Language as subcreation is hard to classify, as many would see it as a living organism created at every moment by humanity in a non-contrived way. Yet, from my understanding, we do not have a true grasp of what the subconscious really does with language. Without this knowledge, it is not possible to know whether we make a true distinction when we separate knowingly constructed languages like Esperanto from the "natural" languages. If language is a work of algorithmic prowess that our brains have been optimized to, then it should be regarded just as poetry and computers -- a creation of humanity with no life of its own. Yet should we take Tolkien's ideas into account, we find his perception of language as a living thing so long as it has its own legends and culture to accompany it. For "a living language depends equally on the 'legends' which it conveys by tradition... and vice versa" (Letter 180). Forgoing the possibility of truly understanding our brains, it is still hard to say whether language fits as a category I or category II subcreation. The creation of new words occurs purposefully on some level -- someone had to make up the word 'selfie' and use it before it could become part of our vernacular. But these new words' assimilation into our vocabulary and idiom seems to be a very natural process. We do not make an effort to take on the speech patterns of the people around us, but do so as a process of empathy to show our affinity for the person. Perhaps it is both, coming to us naturally and coerced into evolving with us and our needs.

I have a question that I don't think I've ever heard answered. Where did the power contained in the Ring go when it was cast into Orodruin? 

--Richard Hanson

3 comments:

  1. Dear Richard,
    Thanks for your discussion, bringing in older themes of death and language, about which recent readings have had a lot to say. However, perhaps with a wealth of thoughts, it appeared hard to stay on track and your reader has some difficulty is following along.

    For instance, the problem with the discussion of subcreation is not clear. What do you mean by ‘nature’ or ‘natural?’ You needn’t define it for all ages, but if one leans upon its definition so heavily, the reader wonders what you mean. The theme in class was only meant to connect the procreation of children to the subcreation of the Ainur to depict procreation as a form of subcreation. Arda or nature itself is created; the forms of subcreation are ‘natural’ insofar as they are based on ‘natural’ things but with creative contributions. In a way, ‘natural’; in a way, artificial. But if we are talking about whether it is ‘natural,’ we need a working definition.

    Because it is difficult to recognize what is at stake here, it is also difficult to see the usefulness of the three classes of subcreations. It is clear you put some thought into these three. But why is this classification helpful or necessary? Why not more classes and subclasses? Why does language need to conform to this tripartite view?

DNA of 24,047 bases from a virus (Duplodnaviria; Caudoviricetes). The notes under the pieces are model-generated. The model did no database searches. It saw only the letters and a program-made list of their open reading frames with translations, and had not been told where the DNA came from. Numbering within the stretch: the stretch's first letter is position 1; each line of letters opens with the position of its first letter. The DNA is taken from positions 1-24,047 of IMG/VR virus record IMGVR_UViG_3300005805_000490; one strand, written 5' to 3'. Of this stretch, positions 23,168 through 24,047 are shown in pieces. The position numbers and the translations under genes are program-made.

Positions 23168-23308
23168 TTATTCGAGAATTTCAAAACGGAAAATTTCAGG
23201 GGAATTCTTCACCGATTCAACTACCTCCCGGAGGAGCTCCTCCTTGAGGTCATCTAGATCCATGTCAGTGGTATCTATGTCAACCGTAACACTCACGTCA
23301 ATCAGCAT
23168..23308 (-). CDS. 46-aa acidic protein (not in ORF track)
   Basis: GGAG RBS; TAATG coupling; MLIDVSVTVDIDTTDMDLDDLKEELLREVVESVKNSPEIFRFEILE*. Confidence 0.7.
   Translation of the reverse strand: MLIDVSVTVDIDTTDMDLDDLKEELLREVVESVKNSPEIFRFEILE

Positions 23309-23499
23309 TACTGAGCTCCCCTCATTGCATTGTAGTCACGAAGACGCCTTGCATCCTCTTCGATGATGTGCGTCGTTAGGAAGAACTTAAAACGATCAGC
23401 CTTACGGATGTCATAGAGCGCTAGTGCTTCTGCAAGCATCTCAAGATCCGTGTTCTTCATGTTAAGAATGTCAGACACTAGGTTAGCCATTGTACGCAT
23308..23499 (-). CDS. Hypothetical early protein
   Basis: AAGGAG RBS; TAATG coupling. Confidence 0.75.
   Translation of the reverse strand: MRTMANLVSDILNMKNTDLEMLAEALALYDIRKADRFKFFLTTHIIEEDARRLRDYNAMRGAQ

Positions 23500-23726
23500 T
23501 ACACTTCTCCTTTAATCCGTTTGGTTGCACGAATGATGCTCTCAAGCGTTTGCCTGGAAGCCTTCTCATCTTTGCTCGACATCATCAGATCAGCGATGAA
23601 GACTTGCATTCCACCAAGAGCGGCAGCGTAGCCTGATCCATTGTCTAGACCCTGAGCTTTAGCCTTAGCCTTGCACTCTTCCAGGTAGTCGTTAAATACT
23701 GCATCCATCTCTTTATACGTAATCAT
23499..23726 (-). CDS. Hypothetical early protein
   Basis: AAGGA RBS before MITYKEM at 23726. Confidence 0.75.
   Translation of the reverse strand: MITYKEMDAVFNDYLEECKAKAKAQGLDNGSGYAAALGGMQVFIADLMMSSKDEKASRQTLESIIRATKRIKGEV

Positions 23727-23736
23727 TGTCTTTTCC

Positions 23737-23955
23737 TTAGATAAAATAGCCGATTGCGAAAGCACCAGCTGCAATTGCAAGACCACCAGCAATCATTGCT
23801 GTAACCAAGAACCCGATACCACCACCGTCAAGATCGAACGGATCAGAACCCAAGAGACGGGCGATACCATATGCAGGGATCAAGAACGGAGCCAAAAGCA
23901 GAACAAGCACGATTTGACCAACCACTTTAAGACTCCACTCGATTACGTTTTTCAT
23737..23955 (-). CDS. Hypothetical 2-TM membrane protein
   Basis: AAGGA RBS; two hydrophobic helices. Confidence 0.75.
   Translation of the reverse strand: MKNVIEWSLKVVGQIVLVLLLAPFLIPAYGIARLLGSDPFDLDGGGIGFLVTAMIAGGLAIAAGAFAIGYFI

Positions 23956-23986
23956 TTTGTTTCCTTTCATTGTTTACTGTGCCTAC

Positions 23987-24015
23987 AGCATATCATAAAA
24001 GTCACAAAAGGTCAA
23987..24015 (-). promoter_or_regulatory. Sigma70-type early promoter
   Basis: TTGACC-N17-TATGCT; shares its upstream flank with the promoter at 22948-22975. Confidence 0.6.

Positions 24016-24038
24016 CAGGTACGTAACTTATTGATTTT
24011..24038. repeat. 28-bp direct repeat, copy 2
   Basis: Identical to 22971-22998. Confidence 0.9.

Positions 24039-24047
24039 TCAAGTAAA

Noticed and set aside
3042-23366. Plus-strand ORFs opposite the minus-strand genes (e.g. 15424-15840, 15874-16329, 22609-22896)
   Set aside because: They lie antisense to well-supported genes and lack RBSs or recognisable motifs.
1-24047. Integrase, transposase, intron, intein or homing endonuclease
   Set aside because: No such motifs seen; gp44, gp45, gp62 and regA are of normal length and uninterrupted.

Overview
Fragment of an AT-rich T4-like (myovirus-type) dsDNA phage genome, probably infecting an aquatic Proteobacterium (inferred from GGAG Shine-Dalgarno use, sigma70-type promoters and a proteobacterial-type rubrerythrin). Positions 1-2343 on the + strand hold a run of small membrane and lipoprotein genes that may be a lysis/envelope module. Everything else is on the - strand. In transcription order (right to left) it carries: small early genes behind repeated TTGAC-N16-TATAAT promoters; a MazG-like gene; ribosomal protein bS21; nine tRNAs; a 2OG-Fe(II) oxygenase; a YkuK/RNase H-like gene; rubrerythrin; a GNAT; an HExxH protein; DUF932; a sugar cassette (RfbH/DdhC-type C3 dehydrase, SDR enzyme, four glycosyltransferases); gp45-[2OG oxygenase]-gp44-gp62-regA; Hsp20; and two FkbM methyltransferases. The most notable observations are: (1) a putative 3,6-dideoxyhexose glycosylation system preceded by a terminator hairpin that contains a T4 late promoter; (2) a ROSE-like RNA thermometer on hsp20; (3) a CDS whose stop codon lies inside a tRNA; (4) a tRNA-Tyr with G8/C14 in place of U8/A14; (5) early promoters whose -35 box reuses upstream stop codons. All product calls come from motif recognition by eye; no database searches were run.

Finally, you final question is curious. What makes you think that power ‘goes’ anywhere when the Ring is unmade?
    ~Robert

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  2. When looking at your three classes of subcreative endeavors, I found myself looking more closely at Class II, or "GMOs," as you put it. A few examples of GMO organisms are evident in Tolkien's writing, such as pipe-weed and overlarge vegetables(which hobbits cultivate quite extensively and seem to breed very deliberately), the well-maintained forest of Lothlorien, and the orchards of the Entwives. However, to me these don't seem to have an awful lot in common--at least to me it seems like an idle hobby of hobbits doesn't seem to fit in the same category as the heart of Elvendom on Earth, even though both pipeweed and the mallorn forests are shaped and subcreated by sentient beings. What is the true difference between the two class II subcreative endeavors of prize-pumpkin-growing and mallorn-forest-conservation? And where do the Entwives, who aren't generally held to be subcreators (or at least we never discussed them as such, perhaps they should be included) like the Children of Illuvatar, fit in? To me this line of thought suggests that classifying subcreation is either incredibly crucial, as so many different things fall under the banner, or as ultimately futile, given that so many different things fall under the banner. I'd like to lean towards the first, but perhaps the second might fit in with the blurry line we discussed between creator, subcreator, and creation that we discussed in class.

    KAM